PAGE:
Sunday, 6 April 2008

BBC: 'Anti-gay views' JP investigated

A magistrate has agreed not to hear cases as an inquiry gets underway into comments he made about gay men in a BBC Wales documentary.

Byron Butler is being investigated by the Advisory Committee on Justices of the Peace in Mid Glamorgan after being interviewed by Week In Week Out.

In the programme, the Bridgend JP said many thought gay men were paedophiles.

Hosted by former Steps singer, Ian 'H' Watkins, the programme looked at changing attitudes to homosexuality.

Mr Butler, 67, a magistrate for 30 years, is a former Deputy Lord Lieutenant for Mid Glamorgan, who would have deputised for the Queen's official representative in the county.

He was one of many people interviewed in the street by Watkins, who grew up in the Rhondda, for his views on homosexuality.

Mr Butler, a retired butcher, said: "We haven't got much time for them."

He continued: "Well, I think probably it's a suspicion of the mainstream that they perhaps will interfere with young people and so on and that's historically been the case. That is the danger.

"Paedophiles, solidophiles [sic], not necessarily, but they do, don't they. That's the reality." Read more
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3 comments:

Peter Kirk said...

(Chelmsford)

John, do I infer from your link to this article that you want to defend people who make slanderous allegations against the homosexual community? If this man really did perpetuate the myth that most gay men are paedophiles, he deserves his condemnation. By all means complain when people get in trouble for telling the truth. But what this guy said is not the truth, so why defend him?

Revd John P Richardson said...

Hi Peter. Short answer, no. However, I am concerned about the implications for the link between holding public office and having what are deemed negative attitudes towards homosexuality.

In his Homosexuality and the Politics of Truth, Jeffrey Satinover alleges a higher incidence of abuse amongst homosexuals than amongst heterosexuals. He writes, "... pedophilia is more common among homosexuals than among heterosexuals [...]. But it is also true that the majority of homosexuals are not pedophiles" (p62). On pp64-65, however, he continues, "... careful studies show that pedophilia is far more common among homosexuals than heterosexuals. The greater absolute number of heterosexual cases reflects the fact that heterosexual males outnumber homosexual males by approximately thirty-six to one. Heterosexual child molestation cases outnumber homosexual cases by only eleven to one, implying that pedophilia is more than three times more common among homosexuals" citing K Freund and R J Watson, "The Proportions of Heterosexual and Homosexual Pedophiles among Sex Offenders against Children: An Exploratory Study," Journal of Sex and Marital Therapy, 18, no.1 (1992), pp34-43. (See also this abstract.)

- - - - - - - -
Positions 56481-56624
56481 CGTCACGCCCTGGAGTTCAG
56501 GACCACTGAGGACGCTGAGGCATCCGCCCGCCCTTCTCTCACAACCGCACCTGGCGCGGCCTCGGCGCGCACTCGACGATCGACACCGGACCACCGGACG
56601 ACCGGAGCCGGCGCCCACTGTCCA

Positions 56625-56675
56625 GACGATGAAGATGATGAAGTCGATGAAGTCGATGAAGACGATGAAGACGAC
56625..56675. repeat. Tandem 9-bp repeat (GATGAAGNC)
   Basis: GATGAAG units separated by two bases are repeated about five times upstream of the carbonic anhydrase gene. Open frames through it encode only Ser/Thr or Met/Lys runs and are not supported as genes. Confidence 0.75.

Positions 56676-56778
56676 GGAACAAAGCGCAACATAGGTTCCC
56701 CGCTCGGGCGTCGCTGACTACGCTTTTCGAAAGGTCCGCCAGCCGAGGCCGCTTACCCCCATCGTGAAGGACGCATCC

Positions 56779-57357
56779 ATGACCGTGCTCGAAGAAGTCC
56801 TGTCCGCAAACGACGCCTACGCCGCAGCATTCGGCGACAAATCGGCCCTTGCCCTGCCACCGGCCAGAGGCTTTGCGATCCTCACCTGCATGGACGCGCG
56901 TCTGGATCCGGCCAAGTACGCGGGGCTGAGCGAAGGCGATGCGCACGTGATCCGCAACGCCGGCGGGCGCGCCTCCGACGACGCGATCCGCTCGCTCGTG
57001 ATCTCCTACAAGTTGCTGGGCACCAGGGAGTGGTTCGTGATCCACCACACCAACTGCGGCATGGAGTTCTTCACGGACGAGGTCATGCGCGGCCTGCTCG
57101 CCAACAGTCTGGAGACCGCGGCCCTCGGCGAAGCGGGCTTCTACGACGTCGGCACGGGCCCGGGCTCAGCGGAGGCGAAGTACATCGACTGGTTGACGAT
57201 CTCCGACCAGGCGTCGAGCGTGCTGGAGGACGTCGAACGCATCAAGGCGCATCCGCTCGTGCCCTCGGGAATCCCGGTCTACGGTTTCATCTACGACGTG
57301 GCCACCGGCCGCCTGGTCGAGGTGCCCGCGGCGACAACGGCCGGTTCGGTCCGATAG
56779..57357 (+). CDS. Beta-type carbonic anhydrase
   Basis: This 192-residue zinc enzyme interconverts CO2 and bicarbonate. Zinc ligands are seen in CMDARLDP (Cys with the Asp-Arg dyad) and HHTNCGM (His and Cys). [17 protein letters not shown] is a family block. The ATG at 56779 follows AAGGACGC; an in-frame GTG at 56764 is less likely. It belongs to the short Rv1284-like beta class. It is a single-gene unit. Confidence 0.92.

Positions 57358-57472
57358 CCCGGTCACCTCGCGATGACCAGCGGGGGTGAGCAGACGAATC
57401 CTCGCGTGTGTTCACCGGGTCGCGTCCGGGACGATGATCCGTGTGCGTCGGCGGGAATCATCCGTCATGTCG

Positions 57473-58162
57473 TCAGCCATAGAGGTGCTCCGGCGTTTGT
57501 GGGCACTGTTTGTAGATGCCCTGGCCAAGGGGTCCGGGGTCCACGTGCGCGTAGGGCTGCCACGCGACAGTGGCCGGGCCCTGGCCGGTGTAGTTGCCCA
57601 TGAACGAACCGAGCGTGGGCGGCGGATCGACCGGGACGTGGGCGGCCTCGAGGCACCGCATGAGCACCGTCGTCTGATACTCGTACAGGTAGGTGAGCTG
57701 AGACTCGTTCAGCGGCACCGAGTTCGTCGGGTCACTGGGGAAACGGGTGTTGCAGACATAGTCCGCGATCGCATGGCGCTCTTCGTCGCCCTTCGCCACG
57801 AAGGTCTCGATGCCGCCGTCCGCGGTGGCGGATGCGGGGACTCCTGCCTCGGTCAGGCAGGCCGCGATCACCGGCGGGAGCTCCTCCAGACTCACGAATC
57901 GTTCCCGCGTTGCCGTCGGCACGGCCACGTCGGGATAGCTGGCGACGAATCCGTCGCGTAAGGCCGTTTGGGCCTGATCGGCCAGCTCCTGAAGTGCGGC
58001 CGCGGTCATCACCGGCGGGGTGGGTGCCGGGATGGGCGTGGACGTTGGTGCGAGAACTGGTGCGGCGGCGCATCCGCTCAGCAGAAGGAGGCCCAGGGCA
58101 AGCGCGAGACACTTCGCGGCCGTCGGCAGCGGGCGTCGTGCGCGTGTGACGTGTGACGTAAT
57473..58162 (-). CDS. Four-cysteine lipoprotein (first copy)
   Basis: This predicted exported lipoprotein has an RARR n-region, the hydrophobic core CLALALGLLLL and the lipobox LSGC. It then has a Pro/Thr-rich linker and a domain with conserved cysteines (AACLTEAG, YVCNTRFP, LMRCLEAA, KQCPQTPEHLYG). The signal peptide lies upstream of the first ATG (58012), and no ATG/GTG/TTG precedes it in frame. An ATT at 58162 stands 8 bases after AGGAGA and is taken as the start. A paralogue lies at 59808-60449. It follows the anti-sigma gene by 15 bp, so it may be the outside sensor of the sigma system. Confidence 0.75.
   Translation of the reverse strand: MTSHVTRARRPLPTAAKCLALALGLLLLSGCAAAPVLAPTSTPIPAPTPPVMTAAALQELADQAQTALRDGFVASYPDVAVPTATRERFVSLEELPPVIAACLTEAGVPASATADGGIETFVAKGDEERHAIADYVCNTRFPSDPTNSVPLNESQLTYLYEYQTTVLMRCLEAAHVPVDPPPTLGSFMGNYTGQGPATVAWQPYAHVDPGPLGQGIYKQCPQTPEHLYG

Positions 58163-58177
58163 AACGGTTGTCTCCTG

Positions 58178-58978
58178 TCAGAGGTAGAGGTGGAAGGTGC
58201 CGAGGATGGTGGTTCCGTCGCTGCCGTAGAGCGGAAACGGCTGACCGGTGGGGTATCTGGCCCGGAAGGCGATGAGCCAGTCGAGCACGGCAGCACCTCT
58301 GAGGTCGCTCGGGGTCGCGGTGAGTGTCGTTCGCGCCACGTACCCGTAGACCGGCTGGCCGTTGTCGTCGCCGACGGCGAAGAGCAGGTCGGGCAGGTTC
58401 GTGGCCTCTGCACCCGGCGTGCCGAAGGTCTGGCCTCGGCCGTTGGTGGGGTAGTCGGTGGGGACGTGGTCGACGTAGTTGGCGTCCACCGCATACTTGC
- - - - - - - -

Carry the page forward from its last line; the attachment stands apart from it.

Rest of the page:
It may be that this - or something like it - was what Mr Butler had in mind. (Of course, it may be something else entirely - we don't know and can't tell from the report.) The question I have, however, is whether holding and voicing views based on work like Satinover's would disqualify one from public office.

My suspicion is that most people these days would feel too intimidated even to mention this possibility.

Peter Kirk said...

Fair enough, John. I would certainly hope that agreeing with Satinover would not disqualify from public office - although the gay lobby would not accept his 36 to 1 figure and so would dispute the conclusion. I would also hope that expressing an opinion that the majority of gay men are potential paedophiles, which is how I understood the report, would not be acceptable from a magistrate.